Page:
SPOILER WARNING: The following article contains major spoilers for Overlord, in theaters now.
As much as J.J. Abrams' Bad Robot Productions loves "mystery box" movies, Overlord is pretty straightforward. Set during World War II, it's a non-intricate period piece on D-Day that focuses on the Allies, specifically an American troop of paratroopers, who are shot down behind enemy lines. They then to take down a church tower that's jamming radio signals on the French coast, thus giving the German oppressors the upper-hand.
When the squad eventually manages to infiltrate the compound, they find more than just Nazi soldiers waiting. The establishment turns out to be a lab for gruesome experiments to produce zombies for the frontlines, a "thousand-year army" as the Germans call them. However, thanks to their sharp military tactics and a few strokes of luck, the Americans blow the church up, destroy the tower and win this particular battle. But the war's far from over and in its finale, Overlord sets up a couple of intriguing angles for a sequel.
More Secret Nazi Labs
Overlord's zombies have been created thanks to the Germans burrowing deep into the Earth below the church, uncovering unique elements in the soil that can reanimate life. They use this to create a special serum to revive the dead as mindless soldiers.
However, as the villainous leader Dr. Wafner (Pilou Asbaek) suggests, other labs may exist, not just in France, but all across Europe. Seeing that they know what type of soil to look for, it's easy for the Nazis to scour and test various locations, constructing other labs once they find the best places to mine.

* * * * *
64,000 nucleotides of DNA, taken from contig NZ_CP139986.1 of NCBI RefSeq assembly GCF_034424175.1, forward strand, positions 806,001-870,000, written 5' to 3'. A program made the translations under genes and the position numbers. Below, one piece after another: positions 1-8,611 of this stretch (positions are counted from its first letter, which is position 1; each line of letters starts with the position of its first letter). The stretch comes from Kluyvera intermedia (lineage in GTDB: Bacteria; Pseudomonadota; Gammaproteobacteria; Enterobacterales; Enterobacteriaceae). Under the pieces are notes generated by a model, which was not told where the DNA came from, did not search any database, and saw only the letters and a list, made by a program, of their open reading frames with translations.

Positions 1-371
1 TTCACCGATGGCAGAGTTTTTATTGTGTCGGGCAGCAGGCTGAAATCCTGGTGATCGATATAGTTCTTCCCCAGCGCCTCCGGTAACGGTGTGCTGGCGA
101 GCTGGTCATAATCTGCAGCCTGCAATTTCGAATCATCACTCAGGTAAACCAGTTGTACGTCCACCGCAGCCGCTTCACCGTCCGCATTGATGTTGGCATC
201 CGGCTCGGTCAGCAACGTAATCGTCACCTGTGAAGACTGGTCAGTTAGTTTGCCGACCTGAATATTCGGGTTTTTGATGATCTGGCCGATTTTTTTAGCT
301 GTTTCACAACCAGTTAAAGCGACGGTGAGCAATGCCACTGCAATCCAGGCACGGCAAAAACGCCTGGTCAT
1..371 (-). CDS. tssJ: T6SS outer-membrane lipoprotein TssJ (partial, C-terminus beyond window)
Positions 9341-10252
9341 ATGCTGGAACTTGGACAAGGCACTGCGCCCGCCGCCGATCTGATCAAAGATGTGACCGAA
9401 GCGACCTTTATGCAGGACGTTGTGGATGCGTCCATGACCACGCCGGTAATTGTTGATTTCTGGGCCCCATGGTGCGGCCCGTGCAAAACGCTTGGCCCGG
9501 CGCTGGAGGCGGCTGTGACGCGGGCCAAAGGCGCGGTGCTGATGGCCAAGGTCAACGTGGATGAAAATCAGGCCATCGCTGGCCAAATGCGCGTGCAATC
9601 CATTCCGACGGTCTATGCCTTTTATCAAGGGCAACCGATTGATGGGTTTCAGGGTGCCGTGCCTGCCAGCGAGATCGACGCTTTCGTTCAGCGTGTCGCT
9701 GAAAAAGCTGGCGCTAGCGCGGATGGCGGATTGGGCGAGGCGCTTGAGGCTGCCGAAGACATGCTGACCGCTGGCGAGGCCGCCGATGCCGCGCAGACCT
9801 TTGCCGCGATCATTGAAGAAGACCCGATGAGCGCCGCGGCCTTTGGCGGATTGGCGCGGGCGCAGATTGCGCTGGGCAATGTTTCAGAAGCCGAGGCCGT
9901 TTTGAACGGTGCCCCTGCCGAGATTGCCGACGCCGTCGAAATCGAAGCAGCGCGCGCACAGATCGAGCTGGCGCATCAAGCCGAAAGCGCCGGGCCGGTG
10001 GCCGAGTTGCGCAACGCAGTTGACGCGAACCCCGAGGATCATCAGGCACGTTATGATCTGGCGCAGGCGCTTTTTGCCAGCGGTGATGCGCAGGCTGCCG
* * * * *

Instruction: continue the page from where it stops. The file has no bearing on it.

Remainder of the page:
Even if this church was the only location with this unique soil, there's no reason the serum derived couldn't be transported to other sites for replication. After all, the Axis would want squadrons of zombie soldiers at various camps, and from a tactical standpoint, it's smart not to keep your trump card (aka, all the serum) stocked in one location.
A sequel could easily follow the Allies marching on other labs, destroying the serum once and for all, to ensure their enemies can't complete the mission of building an immortal army.
The Hunt for the Surviving Mutants
When the dead are injected with the serum, they don't just turn into zombies, they become grotesque mutations. These abominations are of different sizes, speeds, strengths, appetites and they even look different.
Despite the church collapsing in the finale, it's not far-fetched to think these kinds of monsters survived. The holding cells were deep below the church, after all, reinforced to keep the prisoners secure, so there's a possibility the blast didn't fully destroy the base and that the strong did escape.
Overlord ended with the Americans basing camp right outside the church, so a follow-up can deal with the remaining mutants/zombies attacking them and the subsequent retaliation. Overlord also set up a separate hunt earlier on, when it showed the dead remains of a mutant jackal, apparently infected by the land itself.
One of these jackals later attacked the Allies, but after they escaped, the issue was surprisingly never addressed again. Therefore, the opportunity is there to deal with these jackals, or other mutated animals, as they stalk the soldiers; that would certainly create an intriguing predator-prey dynamic in the dilapidated town and adjacent forest.
Directed by Julius Avery from a script by Billy Ray and Mark L. Smith, Overlord, starring Jovan Adepo, John Magno, Wyatt Russell, Bokeem Woodbine, Pilou Asbaek, Jacob Anderson and Iain De Caestecker, is in theaters now.